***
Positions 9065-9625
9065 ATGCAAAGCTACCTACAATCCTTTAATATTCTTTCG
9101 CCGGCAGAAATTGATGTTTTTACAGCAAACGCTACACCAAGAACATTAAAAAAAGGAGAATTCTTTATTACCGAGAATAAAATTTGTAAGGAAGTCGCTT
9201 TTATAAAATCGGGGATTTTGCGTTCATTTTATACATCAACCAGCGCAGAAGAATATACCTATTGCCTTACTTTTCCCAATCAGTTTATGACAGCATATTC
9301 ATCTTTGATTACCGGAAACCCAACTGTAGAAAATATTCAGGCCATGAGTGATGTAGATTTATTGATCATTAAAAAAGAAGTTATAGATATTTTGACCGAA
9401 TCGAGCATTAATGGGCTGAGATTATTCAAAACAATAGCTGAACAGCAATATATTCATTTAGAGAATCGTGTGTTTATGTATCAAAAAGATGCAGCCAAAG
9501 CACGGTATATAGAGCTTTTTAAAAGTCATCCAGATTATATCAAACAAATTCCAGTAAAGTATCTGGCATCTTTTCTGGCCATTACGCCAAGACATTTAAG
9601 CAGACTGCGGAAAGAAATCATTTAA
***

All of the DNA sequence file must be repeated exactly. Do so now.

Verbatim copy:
Positions 9065-9625
9065 ATGCAAAGCTACCTACAATCCTTTAATATTCTTTCG
9101 CCGGCAGAAATTGATGTTTTTACAGCAAACGCTACACCAAGAACATTAAAAAAAGGAGAATTCTTTATTACCGAGAATAAAATTTGTAAGGAAGTCGCTT
9201 TTATAAAATCGGGGATTTTGCGTTCATTTTATACATCAACCAGCGCAGAAGAATATACCTATTGCCTTACTTTTCCCAATCAGTTTATGACAGCATATTC
9301 ATCTTTGATTACCGGAAACCCAACTGTAGAAAATATTCAGGCCATGAGTGATGTAGATTTATTGATCATTAAAAAAGAAGTTATAGATATTTTGACCGAA
9401 TCGAGCATTAATGGGCTGAGATTATTCAAAACAATAGCTGAACAGCAATATATTCATTTAGAGAATCGTGTGTTTATGTATCAAAAAGATGCAGCCAAAG
9501 CACGGTATATAGAGCTTTTTAAAAGTCATCCAGATTATATCAAACAAATTCCAGTAAAGTATCTGGCATCTTTTCTGGCCATTACGCCAAGACATTTAAG
9601 CAGACTGCGGAAAGAAATCATTTAA